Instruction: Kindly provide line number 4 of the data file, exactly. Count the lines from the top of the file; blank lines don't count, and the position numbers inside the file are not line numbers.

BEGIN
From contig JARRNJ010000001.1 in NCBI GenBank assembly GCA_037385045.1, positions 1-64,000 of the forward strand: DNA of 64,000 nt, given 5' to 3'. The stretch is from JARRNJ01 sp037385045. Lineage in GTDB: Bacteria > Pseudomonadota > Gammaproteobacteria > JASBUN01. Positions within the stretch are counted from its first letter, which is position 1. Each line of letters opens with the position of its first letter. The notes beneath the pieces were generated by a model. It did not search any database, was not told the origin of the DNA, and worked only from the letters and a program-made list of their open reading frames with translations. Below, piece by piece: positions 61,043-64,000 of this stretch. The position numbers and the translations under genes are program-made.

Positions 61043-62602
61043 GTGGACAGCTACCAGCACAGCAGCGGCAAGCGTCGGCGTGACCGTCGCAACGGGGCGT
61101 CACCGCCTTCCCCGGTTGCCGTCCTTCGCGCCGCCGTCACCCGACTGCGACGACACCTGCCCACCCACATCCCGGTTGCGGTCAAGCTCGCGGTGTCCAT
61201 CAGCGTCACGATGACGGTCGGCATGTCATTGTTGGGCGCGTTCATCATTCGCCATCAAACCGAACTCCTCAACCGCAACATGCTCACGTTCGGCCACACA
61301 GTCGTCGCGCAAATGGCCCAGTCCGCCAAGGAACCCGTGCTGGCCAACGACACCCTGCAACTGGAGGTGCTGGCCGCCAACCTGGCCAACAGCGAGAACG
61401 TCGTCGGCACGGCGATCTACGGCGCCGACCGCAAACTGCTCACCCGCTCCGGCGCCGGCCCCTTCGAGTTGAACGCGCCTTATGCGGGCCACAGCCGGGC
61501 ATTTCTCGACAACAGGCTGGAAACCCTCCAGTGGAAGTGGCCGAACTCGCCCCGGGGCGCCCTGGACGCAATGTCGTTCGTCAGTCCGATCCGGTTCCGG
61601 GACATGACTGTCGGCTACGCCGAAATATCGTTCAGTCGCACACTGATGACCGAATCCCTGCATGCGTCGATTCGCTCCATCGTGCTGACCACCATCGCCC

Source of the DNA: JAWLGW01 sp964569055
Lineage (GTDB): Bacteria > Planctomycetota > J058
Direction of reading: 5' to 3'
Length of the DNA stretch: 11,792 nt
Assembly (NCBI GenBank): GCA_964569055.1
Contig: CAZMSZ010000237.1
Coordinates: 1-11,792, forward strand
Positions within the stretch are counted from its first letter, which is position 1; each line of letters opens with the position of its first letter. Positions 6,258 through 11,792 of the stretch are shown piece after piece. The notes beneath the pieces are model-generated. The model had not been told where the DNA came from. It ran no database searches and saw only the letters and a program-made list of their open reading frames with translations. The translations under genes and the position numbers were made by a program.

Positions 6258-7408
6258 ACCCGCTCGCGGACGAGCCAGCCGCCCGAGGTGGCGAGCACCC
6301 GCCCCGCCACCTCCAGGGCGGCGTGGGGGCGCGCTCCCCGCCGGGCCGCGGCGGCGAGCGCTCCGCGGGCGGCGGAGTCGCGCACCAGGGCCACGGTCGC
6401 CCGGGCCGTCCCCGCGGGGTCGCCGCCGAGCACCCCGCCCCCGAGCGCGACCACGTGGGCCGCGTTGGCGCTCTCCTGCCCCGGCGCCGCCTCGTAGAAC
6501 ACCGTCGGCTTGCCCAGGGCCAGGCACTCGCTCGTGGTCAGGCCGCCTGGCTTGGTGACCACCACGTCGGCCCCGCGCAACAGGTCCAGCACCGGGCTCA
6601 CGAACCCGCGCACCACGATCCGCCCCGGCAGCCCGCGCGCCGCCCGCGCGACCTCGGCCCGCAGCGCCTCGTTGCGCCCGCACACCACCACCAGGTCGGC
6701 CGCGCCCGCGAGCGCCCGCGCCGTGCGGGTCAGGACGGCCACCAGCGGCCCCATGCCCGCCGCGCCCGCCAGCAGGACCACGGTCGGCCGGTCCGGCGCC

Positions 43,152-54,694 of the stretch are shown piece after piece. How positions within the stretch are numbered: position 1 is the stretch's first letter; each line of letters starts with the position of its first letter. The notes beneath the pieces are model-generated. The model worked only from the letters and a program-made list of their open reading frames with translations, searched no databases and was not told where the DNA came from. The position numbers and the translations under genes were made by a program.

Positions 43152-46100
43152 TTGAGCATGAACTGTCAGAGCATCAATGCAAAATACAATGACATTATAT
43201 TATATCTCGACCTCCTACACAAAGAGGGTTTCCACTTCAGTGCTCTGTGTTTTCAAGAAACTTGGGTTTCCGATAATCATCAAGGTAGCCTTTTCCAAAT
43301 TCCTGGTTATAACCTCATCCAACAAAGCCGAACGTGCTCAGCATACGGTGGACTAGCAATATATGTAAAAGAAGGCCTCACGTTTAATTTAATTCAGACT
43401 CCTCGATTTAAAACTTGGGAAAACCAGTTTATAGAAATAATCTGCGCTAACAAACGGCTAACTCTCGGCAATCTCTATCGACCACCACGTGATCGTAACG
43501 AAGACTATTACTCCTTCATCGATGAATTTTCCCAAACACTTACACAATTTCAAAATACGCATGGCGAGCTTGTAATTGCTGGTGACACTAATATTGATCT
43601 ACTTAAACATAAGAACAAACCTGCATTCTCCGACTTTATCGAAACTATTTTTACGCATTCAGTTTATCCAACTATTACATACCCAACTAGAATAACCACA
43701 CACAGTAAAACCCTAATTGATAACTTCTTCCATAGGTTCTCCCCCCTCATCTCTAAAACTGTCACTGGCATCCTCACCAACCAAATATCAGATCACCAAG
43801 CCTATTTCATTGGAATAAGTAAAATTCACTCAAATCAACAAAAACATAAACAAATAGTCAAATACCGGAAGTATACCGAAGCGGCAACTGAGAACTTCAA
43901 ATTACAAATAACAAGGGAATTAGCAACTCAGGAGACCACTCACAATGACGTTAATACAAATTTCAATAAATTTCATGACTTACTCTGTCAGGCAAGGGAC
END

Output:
61101 CACCGCCTTCCCCGGTTGCCGTCCTTCGCGCCGCCGTCACCCGACTGCGACGACACCTGCCCACCCACATCCCGGTTGCGGTCAAGCTCGCGGTGTCCAT